When drug companies create vaccines against known public health problems such as herpes or human papilloma virus, they can increasingly command premium prices and healthy profits.
But getting companies to invest in vaccines for less immediate threats, such as smallpox or other bioterror agents, isn't so easy: There is usually no market unless the threat materializes. Even tougher is trying to anticipate and defend against infectious agents that now exist only in a terrorist's grim imaginings.
That's why Uncle Sam is whipping out his checkbook. Already, Washington is planning to spend more than $1 billion on vaccines for smallpox and anthrax. And taxpayers are helping to fund vaccines for West Nile virus and other less familiar pathogens. "The government has to buy and stockpile vaccines and drugs against nonexisting diseases," says Ronald M. Atlas, co-chair of the American Society for Microbiology's biological weapons task force.
Yet even a vaccine stockpile would be of limited use against the worst nightmare: a virulent new agent cooked up by a terrorist. The world got a small but nasty taste of how easy this can be when, in 2001, Australian scientists inadvertently created a superbug. After adding a gene to generally benign mousepox virus to try to create a mouse contraceptive, the engineered virus killed every mouse it struck.
In some cases, vaccines might slow an epidemic of such a superbug. After all, says Dr. Gary Nabel, director of the Vaccine Research Center at the National Institutes of Health, it's easier for terrorists to create anthrax that shrugs off antibiotics like Cipro than to engineer a strain that overcomes an immune system primed with a vaccine.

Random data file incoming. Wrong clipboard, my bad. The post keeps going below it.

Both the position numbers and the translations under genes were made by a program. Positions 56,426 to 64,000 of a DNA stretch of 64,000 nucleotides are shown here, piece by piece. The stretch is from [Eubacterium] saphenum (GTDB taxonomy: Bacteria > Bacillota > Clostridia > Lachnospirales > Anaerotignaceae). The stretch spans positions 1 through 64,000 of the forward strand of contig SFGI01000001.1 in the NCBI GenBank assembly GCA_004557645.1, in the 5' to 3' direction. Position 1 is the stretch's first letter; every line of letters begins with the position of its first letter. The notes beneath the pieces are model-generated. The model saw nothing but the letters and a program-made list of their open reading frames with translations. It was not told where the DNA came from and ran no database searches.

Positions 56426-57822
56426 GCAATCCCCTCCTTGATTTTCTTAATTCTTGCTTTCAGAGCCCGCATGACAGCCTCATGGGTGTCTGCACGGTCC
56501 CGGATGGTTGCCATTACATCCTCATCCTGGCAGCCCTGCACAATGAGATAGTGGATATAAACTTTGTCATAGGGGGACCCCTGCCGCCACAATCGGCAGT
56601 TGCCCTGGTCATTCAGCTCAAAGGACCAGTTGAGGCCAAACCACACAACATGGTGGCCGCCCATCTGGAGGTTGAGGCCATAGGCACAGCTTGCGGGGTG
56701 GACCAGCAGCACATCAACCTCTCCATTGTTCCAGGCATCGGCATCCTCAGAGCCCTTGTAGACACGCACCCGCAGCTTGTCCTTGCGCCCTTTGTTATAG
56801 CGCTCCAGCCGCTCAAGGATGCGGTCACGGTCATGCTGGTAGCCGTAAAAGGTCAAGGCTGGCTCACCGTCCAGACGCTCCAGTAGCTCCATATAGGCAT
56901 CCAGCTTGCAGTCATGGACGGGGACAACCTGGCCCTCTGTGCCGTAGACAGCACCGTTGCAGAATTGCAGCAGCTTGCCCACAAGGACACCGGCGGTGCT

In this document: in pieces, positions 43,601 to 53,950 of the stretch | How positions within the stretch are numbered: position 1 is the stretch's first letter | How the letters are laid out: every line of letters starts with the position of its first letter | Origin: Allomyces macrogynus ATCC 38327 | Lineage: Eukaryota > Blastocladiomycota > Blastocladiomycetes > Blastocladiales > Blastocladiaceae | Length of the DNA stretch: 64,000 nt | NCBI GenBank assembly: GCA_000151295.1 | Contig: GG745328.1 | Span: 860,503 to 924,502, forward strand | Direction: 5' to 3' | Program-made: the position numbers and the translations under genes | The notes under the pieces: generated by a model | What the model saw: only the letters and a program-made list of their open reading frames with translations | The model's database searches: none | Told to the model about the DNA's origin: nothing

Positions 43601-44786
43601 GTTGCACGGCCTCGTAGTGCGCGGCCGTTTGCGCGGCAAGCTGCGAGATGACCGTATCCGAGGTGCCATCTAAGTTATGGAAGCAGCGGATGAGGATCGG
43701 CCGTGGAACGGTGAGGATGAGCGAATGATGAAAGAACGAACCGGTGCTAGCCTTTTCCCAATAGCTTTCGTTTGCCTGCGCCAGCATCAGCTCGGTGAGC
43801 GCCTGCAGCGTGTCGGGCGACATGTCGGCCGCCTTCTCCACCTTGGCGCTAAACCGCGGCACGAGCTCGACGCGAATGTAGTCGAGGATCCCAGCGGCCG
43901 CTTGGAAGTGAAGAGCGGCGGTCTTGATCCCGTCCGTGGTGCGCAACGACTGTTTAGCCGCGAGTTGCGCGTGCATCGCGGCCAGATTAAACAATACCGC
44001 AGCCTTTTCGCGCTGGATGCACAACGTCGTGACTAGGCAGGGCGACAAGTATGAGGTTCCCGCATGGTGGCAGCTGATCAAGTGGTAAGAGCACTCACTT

Still, should terrorists create something too nasty for existing vaccines to fight, researchers have other weapons. In a project funded by the Defense Advanced Research Projects Agency (DARPA), Stephen A. Johnston, a biochemist at the University of Texas Southwestern Medical Center, has created a fast way to crank out vaccines against new biothreats.
The idea is to quickly test cocktails of genes from a bacterium or virus to see which of the proteins made by the genes can stimulate immune responses in animals. DARPA managers figure the method may make it possible to find vaccine candidates in a few days. The problem, however, is that proving the vaccines are safe and effective--and making enough to protect a city or country--would take months, at best.
To really protect the country, it's not enough for the government to store vaccines against known threats, scientists say. We also must anticipate what microbes our enemies may try to create. Scientists are now mobilizing to meet that challenge.
By John Carey in Washington